Anyway, the alien decides not to kill anymore people , despite it eating people before, and leaves in his magical spaceship because Joe convinces him that not everyone is bad. They're just human I guess, doing their best, like Joe's father, Coach Tyler. Seriously though, the end of the movie feels like JJ Abrams thought that it was running long and needed to shorten the ending. It's like macro-level nanotech spaceship magic. Everyone learns something about each other, and are able to accept the flaws in others. But the alien. I'm supposed to feel for this alien, but it's portrayed offscreen as a monster for the most part. It also goes into its character. It runs around naked and yells a lot and kills people, even though it had a spaceship and is smart enough to jury-rig another.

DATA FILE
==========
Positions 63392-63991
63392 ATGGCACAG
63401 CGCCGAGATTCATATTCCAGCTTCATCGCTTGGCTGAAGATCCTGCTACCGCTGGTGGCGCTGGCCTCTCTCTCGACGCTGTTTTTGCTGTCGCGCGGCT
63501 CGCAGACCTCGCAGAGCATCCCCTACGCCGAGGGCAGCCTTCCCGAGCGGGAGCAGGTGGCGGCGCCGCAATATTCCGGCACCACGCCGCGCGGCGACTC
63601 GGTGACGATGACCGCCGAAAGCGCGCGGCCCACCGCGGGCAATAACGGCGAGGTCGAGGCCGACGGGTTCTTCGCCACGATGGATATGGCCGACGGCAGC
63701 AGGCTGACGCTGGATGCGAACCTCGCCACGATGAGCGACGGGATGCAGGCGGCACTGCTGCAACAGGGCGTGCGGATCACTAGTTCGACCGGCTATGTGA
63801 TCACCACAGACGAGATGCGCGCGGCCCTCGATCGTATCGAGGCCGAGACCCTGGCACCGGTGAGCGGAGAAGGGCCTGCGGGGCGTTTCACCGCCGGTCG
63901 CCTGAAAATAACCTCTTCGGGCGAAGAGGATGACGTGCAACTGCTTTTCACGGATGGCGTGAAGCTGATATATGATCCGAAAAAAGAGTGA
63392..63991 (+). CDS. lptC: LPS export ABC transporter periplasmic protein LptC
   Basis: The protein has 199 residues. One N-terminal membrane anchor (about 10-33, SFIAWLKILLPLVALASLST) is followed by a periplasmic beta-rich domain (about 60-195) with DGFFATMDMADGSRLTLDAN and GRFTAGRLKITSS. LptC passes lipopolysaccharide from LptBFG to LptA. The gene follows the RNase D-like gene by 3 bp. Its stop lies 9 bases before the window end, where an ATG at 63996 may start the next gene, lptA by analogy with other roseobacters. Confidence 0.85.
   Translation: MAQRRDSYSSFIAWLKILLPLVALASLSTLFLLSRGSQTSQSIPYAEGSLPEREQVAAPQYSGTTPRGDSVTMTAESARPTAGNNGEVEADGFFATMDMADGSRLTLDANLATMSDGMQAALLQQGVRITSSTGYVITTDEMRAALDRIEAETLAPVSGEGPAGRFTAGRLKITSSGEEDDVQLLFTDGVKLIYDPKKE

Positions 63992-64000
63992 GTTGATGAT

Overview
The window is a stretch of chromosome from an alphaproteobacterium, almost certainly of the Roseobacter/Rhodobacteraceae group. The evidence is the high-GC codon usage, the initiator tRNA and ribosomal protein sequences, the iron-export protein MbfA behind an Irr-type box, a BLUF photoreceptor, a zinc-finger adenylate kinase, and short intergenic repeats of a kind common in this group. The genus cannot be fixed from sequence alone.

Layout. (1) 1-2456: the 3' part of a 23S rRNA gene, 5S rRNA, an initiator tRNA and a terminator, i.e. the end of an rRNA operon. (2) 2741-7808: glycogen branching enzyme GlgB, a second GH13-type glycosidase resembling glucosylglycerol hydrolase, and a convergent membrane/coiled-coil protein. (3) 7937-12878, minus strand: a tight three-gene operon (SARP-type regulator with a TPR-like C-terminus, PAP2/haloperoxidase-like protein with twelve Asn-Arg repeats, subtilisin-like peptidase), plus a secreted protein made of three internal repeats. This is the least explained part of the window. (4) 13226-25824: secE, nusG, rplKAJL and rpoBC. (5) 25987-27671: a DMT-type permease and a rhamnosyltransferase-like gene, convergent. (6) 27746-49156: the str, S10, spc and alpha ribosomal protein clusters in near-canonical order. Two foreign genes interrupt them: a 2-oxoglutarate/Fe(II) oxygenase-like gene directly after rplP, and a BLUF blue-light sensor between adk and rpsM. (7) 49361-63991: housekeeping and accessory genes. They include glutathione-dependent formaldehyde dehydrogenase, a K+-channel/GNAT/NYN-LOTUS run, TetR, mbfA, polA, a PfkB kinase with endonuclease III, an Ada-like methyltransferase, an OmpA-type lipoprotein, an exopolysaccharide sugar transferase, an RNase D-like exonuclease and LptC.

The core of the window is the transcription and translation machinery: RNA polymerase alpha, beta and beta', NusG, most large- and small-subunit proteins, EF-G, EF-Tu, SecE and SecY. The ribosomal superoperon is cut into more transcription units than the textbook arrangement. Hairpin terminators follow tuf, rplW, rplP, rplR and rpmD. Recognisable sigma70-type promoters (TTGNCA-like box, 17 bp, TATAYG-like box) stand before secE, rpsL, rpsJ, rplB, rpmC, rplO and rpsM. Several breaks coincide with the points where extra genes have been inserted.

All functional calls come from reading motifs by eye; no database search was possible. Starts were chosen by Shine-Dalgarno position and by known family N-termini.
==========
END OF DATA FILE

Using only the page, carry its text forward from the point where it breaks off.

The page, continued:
At least ET could talk and get drunk.
Still, I liked the kids for the most part, even though they should have dropped one or two to develop the others. And the cast is all pretty good, even the kids who usually suffer the most in these types of movies. The film drags because of jumping to too many plots, but the characters carry it well for the most part.
It's a Spielberg movie made by people that didn't know what exactly made a Spielberg movie work. If you make a kids' nostalgia Goonies Monster Squad movie, you can't put in Jaws as the alien and expect there not to be any seams. The monster/alien is a presence, but not a character. If it needs to be one, it should be that, but you can't jump back and forth.
I liked it, but it's not something that I see myself constantly revisiting as I would ET. Oh, and c'mon JJ, drop the lens flare. Seriously.